The Grey Review

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Liam Neeson‘s latest film is The Grey. Neeson has been one of my favorite actors over the years but frequent readers of my reviews will no doubt recall that I’ve had major problems with his latest films. I now realize the guy is a long way from Shindler’s List. It’s now been 8 years since 2004’s Kinsey, which is the last film I enjoyed him in. Most of his recent work has been in highly unbelievable action movies or in various comic book and legend-type films many of which seem entirely beneath him. It’s time to change gears before there’s nothing left but reverse.

The Grey PosterThe Grey is a story about a group of male oil-rig workers in the middle of a very remote section of the Alaskan wilderness. During a break they board a doomed flight and, those who survive, end up in the middle of nowhere with virtually nothing to help them survive the monumental task of survival ahead of them. Nothing seems to go their way from the moment the plane takes off.

Neeson’s character is the only one among them who understands the dangers they face, most notably from wolves who descend upon the crash site almost immediately. His job with the company involved being a sharpshooter to protect other workers from the likes of these huge Alaskan wolves. He seems quite the expert on their every nuance.

The group, like all such groups in these types of films, is a mixed lot. You’ve got a few good guys, a trouble maker or two, a couple who clearly are not physically prepared for the challenge and Neeson. One of the good guys is, quite surprisingly, played by Dermot Mulroney who is barely recognizable behind thick glasses and a swath of rough gray hair and beard.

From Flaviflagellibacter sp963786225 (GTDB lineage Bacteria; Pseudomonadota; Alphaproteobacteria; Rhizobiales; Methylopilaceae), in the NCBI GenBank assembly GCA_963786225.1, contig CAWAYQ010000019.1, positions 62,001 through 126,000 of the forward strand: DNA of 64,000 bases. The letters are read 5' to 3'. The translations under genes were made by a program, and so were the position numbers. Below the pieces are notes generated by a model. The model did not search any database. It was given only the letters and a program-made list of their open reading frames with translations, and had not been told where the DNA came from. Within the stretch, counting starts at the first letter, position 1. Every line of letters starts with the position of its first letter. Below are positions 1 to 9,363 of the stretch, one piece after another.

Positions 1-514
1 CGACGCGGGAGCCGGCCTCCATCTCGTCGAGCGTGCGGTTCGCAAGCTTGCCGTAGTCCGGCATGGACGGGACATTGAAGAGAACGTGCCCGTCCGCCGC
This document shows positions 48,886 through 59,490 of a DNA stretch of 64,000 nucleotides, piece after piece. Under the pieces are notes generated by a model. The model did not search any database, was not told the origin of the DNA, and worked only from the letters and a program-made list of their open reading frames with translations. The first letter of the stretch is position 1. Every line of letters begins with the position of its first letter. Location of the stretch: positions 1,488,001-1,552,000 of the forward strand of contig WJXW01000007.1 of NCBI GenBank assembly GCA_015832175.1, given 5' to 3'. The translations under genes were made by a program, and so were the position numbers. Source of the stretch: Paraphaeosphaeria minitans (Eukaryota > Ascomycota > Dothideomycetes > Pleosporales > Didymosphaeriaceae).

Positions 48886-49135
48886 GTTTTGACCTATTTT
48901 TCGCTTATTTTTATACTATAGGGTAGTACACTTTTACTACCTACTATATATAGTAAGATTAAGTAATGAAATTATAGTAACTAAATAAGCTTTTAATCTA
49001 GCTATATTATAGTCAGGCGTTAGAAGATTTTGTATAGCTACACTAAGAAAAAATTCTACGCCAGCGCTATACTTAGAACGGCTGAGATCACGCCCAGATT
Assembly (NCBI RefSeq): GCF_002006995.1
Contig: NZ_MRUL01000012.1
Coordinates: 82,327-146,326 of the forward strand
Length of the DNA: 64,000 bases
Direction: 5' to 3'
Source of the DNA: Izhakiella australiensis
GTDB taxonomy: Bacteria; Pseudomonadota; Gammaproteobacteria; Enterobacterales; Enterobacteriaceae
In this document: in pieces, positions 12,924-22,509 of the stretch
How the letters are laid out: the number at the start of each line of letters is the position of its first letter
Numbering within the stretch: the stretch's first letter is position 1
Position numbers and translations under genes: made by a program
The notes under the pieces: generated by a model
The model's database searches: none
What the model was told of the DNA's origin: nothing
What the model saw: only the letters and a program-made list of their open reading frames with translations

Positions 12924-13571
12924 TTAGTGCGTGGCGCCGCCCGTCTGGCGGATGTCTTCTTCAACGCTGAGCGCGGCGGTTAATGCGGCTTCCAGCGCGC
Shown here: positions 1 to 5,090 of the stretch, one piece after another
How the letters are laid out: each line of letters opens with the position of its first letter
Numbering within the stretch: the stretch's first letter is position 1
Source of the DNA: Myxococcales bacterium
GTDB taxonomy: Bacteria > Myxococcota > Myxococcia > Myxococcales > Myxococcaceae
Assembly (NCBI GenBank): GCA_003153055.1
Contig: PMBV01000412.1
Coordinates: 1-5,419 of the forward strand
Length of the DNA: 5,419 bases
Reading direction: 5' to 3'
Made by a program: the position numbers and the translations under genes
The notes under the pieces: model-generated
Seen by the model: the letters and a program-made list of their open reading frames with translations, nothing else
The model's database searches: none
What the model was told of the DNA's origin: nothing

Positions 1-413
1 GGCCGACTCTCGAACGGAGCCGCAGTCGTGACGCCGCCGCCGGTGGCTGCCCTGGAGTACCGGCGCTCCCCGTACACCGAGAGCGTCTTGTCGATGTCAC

Nothing in the film came as a surprise. It was all pretty standard fare. Most concerning is that the film also follows the standard approach by bringing with it a veritable myriad of ludicrous choices and plot elements. There are so many that I’m not even sure where to begin or if it’s worth bothering. The worst offender involves, sadly, the wolves. First of all, think about Alaska. It’s huge. Anyone that’s read or watched anything about the Alaskan wilderness knows you can spend days, weeks or months in the middle of it and see little other than trees and birds. The guy who spent years there among the grizzly bears never had trouble with wolves. Christopher McCandless from Into The Wild fame spent all his time there without having a problem with wolves but not here. This group apparently exists in a pocket of Alaska where wolves live around every corner. We’re also asked to believe that they’re being hunted by the same group of wolves even after they cross a huge divide that would be virtually impossible for the same wolves to frequent—except here.

Neeson does a solid job with the role but the material just isn’t interesting. The film is flat throughout. It’s not awful but it’s not very interesting either. It just tells its obvious story with the obvious outcome and ends with one of the most ridiculous sequences possible. I guess that’s a perfect fit for this film.

I should also comment on the choice by Neeson to act in this film. If you know anything about his life story it includes losing his own beautiful wife not that long ago. His character in this film is haunted by the recent loss of a beautiful wife and we all found it impossible not to think about that with every related scene. I can’t even begin to imagine how the director approached Neeson for those shots. He had to be thinking of his own wife and it all just seems heartless (of the producers) and sad. One is left to wonder if Neeson simply needs the money. I hope not.

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